It is further alleged that at the meeting of the company employees on its property on January 25, 1952, attended by the officers of the defendant union, the employees unanimously voted not to associate with the defendant union but to establish an independent union known as Independent Fabricators of America.

The complaint further alleges that the acts which the defendants are attempting to force the plaintiff to perform would be in direct violation of Section 17.454 (17) and (18) M.S.A., Comp.Laws 1948, § 423.17.

It is further contended by the plaintiff that the defendants are conspiring to destroy plaintiff's business if plaintiff does not submit to these said unlawful labor objectives, and for the purpose of carrying out the said unlawful labor objectives, the defendant union and its officers are causing and maintaining a picket line at plaintiff's place of business by compelling members of the said union to participate in such picket line.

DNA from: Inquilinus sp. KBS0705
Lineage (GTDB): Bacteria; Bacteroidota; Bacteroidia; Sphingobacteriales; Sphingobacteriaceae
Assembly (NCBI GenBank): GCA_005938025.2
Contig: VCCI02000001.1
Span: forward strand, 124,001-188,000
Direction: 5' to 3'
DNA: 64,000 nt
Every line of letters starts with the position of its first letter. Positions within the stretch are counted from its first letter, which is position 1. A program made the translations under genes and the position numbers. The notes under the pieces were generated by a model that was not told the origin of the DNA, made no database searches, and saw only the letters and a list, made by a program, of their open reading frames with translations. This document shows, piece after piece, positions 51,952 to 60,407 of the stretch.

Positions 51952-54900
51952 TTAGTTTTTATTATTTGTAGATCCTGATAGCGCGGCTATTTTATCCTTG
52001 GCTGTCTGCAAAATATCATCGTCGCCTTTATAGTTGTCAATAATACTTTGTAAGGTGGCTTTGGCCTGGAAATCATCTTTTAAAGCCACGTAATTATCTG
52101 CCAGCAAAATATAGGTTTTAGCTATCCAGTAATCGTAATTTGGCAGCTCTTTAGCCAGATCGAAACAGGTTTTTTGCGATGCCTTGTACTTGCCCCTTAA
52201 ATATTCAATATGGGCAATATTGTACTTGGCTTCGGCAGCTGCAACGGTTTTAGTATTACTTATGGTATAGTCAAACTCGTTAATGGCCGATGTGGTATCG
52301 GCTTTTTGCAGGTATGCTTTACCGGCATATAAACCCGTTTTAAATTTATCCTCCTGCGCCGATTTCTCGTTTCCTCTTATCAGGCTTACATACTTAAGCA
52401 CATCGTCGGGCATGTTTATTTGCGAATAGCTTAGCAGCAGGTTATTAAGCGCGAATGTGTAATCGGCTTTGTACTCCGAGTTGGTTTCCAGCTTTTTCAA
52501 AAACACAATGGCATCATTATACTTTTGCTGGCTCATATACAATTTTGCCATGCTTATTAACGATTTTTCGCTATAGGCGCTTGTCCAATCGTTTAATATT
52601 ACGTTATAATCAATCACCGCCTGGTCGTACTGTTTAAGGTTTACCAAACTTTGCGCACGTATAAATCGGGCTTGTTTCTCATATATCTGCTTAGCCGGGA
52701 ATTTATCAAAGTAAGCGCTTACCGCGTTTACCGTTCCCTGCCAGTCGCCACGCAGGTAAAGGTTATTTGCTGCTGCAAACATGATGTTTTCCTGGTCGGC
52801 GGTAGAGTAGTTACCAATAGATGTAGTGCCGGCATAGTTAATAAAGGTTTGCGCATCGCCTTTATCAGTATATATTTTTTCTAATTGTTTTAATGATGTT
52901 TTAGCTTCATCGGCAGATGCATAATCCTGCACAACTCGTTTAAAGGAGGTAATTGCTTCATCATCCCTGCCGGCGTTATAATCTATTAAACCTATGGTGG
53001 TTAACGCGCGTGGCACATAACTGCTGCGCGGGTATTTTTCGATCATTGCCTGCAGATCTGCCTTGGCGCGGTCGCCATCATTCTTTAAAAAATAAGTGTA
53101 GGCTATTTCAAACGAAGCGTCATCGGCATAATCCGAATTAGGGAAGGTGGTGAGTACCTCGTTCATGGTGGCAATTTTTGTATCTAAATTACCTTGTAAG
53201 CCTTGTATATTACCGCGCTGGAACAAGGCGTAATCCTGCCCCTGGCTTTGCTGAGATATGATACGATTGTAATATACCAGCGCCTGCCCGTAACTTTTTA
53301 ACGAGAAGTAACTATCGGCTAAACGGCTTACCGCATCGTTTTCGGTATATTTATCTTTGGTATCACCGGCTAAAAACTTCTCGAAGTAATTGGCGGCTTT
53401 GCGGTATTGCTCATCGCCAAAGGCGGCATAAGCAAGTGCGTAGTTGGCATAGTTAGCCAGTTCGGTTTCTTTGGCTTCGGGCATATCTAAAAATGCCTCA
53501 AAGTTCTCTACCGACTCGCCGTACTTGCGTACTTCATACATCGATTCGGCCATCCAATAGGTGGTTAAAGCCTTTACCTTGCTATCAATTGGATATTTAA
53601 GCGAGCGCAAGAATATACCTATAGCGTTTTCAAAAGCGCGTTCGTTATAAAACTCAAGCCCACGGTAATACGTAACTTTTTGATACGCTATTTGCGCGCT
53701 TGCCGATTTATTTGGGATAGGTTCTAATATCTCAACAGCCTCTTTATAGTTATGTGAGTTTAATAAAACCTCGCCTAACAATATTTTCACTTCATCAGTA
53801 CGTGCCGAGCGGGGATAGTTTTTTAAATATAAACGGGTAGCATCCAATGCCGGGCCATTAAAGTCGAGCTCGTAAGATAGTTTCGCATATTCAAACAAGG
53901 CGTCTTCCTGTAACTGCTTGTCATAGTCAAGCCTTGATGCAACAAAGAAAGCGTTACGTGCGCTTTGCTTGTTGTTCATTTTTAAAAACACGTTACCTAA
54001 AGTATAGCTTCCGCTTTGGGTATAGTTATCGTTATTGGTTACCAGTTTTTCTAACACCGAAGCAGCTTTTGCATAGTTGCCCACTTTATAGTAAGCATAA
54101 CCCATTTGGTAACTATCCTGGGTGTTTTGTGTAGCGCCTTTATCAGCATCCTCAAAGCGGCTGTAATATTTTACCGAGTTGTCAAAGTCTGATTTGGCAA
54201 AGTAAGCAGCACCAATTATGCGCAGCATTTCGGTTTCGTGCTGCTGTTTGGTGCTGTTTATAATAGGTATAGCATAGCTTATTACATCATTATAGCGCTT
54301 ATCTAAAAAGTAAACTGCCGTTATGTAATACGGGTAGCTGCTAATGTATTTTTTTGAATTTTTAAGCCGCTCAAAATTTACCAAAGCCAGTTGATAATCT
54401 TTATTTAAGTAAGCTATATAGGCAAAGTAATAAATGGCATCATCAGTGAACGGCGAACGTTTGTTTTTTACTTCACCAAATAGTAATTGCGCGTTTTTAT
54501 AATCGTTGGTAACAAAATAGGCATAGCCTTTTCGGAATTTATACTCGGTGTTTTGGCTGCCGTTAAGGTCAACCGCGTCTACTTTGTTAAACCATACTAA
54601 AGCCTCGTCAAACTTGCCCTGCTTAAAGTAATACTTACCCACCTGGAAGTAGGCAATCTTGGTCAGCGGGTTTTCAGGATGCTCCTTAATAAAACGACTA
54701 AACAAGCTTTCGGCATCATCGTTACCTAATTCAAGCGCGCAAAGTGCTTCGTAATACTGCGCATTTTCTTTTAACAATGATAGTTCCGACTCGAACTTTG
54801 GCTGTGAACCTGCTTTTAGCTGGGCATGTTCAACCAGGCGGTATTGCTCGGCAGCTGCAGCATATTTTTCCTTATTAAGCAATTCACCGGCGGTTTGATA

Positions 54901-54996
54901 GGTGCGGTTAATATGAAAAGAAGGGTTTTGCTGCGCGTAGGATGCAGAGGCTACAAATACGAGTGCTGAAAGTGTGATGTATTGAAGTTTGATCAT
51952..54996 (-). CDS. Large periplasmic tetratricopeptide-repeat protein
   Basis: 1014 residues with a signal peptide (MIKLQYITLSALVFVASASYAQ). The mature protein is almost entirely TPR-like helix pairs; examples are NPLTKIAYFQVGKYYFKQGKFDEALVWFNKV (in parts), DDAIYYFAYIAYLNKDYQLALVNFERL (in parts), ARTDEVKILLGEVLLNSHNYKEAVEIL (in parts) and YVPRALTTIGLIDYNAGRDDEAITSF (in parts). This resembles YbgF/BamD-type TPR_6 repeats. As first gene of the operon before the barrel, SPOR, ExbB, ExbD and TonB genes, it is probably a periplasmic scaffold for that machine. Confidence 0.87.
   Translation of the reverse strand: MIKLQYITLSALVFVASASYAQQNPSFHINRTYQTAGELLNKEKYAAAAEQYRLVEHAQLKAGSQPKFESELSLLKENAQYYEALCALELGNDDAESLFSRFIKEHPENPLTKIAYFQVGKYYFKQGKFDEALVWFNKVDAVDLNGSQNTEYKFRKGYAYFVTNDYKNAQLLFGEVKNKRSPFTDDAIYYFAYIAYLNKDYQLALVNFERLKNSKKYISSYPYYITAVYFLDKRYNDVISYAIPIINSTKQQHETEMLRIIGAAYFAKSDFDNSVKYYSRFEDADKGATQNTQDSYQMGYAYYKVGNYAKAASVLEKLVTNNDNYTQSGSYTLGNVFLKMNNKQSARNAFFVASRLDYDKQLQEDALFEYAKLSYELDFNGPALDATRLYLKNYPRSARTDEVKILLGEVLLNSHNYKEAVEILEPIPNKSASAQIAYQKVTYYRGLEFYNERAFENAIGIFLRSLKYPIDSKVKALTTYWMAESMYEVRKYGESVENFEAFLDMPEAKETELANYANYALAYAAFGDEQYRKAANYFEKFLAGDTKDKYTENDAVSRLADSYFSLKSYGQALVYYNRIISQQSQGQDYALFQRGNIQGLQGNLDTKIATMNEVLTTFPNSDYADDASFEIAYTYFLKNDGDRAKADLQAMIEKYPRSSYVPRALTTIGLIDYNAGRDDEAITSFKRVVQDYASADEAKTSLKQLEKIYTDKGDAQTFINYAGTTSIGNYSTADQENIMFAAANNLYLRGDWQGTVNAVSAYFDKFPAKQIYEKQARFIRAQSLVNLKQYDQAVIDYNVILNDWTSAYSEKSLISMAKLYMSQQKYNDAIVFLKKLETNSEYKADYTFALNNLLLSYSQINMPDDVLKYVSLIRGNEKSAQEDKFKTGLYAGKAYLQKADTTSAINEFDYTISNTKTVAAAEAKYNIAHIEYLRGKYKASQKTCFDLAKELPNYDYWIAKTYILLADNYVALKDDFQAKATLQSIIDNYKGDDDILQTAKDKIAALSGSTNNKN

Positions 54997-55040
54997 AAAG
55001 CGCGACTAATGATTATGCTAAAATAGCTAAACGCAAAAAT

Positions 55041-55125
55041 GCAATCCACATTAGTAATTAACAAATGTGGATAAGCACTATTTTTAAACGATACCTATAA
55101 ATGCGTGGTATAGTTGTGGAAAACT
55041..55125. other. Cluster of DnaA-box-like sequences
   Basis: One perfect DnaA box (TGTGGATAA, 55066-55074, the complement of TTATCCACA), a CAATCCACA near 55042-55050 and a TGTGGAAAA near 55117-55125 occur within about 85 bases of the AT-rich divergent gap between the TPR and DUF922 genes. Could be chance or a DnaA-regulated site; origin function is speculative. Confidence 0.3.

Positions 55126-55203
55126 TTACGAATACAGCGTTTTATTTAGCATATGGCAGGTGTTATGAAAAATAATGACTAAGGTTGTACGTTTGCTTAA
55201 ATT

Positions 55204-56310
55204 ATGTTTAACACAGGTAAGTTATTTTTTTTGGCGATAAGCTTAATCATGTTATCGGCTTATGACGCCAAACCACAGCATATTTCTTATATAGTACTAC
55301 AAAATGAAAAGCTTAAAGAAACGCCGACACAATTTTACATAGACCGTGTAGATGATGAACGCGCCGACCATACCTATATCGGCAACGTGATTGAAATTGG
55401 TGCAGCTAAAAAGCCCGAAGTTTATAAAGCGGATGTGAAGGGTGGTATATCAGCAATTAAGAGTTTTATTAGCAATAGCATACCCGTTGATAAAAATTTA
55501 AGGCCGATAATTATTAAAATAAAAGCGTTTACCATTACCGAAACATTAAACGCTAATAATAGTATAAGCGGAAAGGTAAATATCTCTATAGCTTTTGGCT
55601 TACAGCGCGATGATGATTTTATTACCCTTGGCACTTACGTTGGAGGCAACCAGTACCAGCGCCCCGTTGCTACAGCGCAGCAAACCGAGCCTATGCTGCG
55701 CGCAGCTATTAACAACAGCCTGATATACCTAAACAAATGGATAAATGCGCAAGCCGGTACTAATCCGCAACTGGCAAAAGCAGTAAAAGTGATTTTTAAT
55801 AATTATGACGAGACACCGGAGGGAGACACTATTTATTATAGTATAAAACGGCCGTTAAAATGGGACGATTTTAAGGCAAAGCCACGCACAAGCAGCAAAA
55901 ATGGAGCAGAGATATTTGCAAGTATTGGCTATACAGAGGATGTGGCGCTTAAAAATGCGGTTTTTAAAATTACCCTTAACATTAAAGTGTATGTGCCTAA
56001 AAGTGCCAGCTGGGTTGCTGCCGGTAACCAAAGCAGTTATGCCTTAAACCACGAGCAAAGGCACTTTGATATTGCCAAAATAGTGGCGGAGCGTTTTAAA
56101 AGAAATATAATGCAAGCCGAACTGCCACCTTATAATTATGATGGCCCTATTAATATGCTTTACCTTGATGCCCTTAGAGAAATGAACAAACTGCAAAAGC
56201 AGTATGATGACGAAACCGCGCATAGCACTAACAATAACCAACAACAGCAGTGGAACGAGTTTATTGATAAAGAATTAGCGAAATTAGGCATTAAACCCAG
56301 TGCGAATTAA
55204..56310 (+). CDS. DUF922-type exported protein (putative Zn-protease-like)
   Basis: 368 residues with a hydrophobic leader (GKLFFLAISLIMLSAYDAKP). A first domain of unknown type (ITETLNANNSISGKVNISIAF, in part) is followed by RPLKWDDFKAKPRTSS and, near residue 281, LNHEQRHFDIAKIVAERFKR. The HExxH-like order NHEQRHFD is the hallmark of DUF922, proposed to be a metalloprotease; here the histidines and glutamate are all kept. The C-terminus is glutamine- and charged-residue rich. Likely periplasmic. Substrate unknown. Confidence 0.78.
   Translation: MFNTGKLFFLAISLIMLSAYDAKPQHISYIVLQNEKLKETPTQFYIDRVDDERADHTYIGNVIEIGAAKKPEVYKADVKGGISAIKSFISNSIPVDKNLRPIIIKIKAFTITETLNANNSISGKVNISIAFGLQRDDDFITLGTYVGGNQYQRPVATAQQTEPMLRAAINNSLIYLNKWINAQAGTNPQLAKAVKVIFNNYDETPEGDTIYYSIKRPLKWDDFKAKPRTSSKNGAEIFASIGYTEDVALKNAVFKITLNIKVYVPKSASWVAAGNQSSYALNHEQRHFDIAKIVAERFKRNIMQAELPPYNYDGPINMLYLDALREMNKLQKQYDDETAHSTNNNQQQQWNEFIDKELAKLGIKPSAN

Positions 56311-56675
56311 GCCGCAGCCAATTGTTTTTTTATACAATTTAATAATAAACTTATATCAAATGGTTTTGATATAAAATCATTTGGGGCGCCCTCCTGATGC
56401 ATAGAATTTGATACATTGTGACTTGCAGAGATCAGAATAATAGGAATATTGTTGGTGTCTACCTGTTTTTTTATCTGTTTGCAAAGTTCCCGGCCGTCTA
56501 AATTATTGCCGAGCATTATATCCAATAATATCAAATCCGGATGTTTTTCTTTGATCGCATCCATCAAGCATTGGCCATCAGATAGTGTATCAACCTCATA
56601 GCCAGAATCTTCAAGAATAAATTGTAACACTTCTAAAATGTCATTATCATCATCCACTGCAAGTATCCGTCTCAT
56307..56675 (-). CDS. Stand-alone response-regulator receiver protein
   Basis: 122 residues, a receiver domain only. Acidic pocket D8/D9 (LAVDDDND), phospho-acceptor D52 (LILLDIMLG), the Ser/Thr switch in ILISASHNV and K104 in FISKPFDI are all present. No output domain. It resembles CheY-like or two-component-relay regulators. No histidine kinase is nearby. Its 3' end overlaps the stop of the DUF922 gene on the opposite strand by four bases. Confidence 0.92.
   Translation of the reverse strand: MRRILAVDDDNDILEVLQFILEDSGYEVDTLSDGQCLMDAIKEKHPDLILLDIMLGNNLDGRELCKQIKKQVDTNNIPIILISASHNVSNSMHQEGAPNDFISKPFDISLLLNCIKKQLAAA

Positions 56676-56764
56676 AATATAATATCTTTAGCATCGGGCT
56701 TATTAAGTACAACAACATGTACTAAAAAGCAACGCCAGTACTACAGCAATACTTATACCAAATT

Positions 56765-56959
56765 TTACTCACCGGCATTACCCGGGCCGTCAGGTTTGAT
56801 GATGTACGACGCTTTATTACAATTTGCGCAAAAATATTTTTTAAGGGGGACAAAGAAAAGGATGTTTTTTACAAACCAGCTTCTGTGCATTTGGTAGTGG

Having concluded that the question of unfair labor practices is here involved under the Labor Management Relations Act of 1947, this court must now consider what provisions Congress has made for settling such questions. Congress, in creating the National Labor Relations Board, has given it exclusive jurisdiction to determine whether any particular acts constitute unfair labor practices as defined by the act, and to further determine the question whether unfair labor practices in an industry will burden or obstruct, or tend to obstruct commerce.

In National Labor Relations Board v. Ozark Dam Constructors, 8 Cir., 190 F.2d 222, 227, we find the following: "It is apparent from what has been said that the Board has and retains all the power which Congress could constitutionally give it to deal with unfair labor practices burdening or obstructing, or tending to burden or obstruct, commerce or the free flow of commerce, and that, within constitutional limits, the determination of the question whether unfair labor practices in an industry or undertaking will burden or obstruct, or tend to burden or obstruct, commerce, is a question for the Board and not for the courts."

Amazon Cotton Mill Co. (National Labor Relations Board, Intervener) v. Textile Workers Union of America, 4 Cir., 167 F.2d 183, 186, 188, 190, states in part as follows: